The biggest physical differentiator between Grand pianos or baby grands is their length. They range from 5" all the way to 8.5". There are also several concert grand models that are even longer in length.

Traditionally, Piano makers have found that longer strings tend to increase instrument power, reverberation and produces the desired tonal characteristics, which gave rise to the popularity of grand pianos. 

Before measuring your piano, please make sure to close the lids and keep the music rest down for a more accurate measurement.


How to measure a grand piano insturctions

Top down view of a grand piano

 Place measuring tape over red line [Measuring line guide]


Length: From the front of keyboard to the center of the tail at the back [ Longest points with the lids closed]

Width: From right to left over the music shelf where the music rest is located [ Longest points with the lids closed ]

Height: From the floor to the tallest point of the piano [Music rest folded down or kept under lid]

*Please note that the lids usually give slight extensions to the piano, it isimportant to account for the full length and width of the grand piano.



Vertical and Upright Piano

Upright pianos, also known as vertical pianos, features a compact frame and vertical strings. They are popular models purchased for home use due to their size and affordable pricing. 

The sizes of these pianos also vary among different manufacturers even though their shape stays relatively similar. Most standard sized upright pianos are around 150-154cm [ 4 feet and 11.055 inches ] in width while junior sized uprights are approximately 148-149cm [ 4 feet and 10.26772 inches ]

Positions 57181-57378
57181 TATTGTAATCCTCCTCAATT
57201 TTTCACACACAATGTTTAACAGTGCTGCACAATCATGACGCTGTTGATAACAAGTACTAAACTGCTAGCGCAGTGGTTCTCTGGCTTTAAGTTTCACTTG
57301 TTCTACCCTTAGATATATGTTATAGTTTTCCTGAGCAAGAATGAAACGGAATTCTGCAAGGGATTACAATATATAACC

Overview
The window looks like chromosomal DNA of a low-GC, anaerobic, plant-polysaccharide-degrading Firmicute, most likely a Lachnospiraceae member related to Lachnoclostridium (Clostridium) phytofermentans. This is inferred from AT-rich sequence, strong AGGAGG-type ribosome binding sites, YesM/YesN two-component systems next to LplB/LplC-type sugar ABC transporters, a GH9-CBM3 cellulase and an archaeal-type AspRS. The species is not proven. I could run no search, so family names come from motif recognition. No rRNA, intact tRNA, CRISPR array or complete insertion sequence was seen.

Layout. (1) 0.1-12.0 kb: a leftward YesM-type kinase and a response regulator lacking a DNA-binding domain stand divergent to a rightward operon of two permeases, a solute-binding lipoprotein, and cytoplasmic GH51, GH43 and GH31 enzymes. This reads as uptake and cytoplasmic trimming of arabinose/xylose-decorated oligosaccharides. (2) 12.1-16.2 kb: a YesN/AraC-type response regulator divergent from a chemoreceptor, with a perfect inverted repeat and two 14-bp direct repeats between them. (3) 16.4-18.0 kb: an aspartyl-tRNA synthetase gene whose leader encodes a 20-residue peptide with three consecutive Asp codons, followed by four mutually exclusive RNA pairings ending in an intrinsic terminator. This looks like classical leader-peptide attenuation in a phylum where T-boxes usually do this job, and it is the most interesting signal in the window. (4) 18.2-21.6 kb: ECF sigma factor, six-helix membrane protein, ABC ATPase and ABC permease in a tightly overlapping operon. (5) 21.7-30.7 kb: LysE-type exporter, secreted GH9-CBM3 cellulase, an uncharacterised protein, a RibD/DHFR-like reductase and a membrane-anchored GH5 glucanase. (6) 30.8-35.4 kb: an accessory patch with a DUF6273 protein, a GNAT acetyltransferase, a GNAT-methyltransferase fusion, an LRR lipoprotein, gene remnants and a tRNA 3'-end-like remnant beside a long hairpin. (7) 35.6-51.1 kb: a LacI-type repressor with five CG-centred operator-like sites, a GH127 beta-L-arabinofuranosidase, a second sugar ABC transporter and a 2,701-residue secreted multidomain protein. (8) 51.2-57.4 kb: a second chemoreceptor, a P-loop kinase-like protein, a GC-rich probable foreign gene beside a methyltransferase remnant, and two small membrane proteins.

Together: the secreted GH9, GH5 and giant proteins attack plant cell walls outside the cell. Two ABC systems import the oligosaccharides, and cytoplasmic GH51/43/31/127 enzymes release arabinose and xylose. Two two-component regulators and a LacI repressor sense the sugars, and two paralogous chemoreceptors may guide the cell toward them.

Our upright piano covers are designed such that it is able to fit almost all the different models from individual manufacturers. This is due to the overhang design, which also allows easy access to the keyboards. The overhang design has a natural and minimalist approach which provides greater ease and efficiency for the piano user.


How to measure an upright piano photo instructions

Top down view of the upright piano

  Place measuring tape over red line [Measuring line guide]


Width: Measure from left to right over the top of the piano [ Longest points with the lids closed ]

Depth: Measure from front of keyboard to back of piano [ Longest points with lids closed ]

HeightFrom the floor to the tallest point of the piano, usually on the piano lid [ Tallest point with lids closed ]

*Please note that Piano width is often mistaken with the term "piano length" for upright or vertical pianos. Certain electric or digital pianos, such as the Yamaha Clavinova Series, are shaped to look similar to an upright piano. In these cases, they are measured the same way as an Upright piano.



Digital Piano & Keyboards [ 76 - 88 keys ]

The Digital pianos are the smallest in size as they do not require strings to be installed. Portable and full of features, these pianos are highly popular with beginners and experts alike. 

The main difference between a digital piano and a keyboard is their action and size of the keys. Digital pianos are made to resemble the feel of an acoustic piano and they usually come with 88 keys, which is the usual number of keys found on an upright or grand piano.

How to measure a digital or electric piano instructionsTop down view of a Digital Piano / Keyboard


WidthMeasure from left to right over the entire span of the keyboard [ Include the body of keyboard, longest points]

Depth: Measure from front of keyboard to the back

Height: Measure from base of the body to the highest point [ Do not include the music rest ]

Please note that the height of the Digital piano or keyboard does not include the keyboard or piano support stand. Do not measure from the floor up unless specified to do so.  


Piano cover sizes are included in their own description pages. Please don't hesitate to contact us at [email protected] if unsure of the size suitability of the piano covers.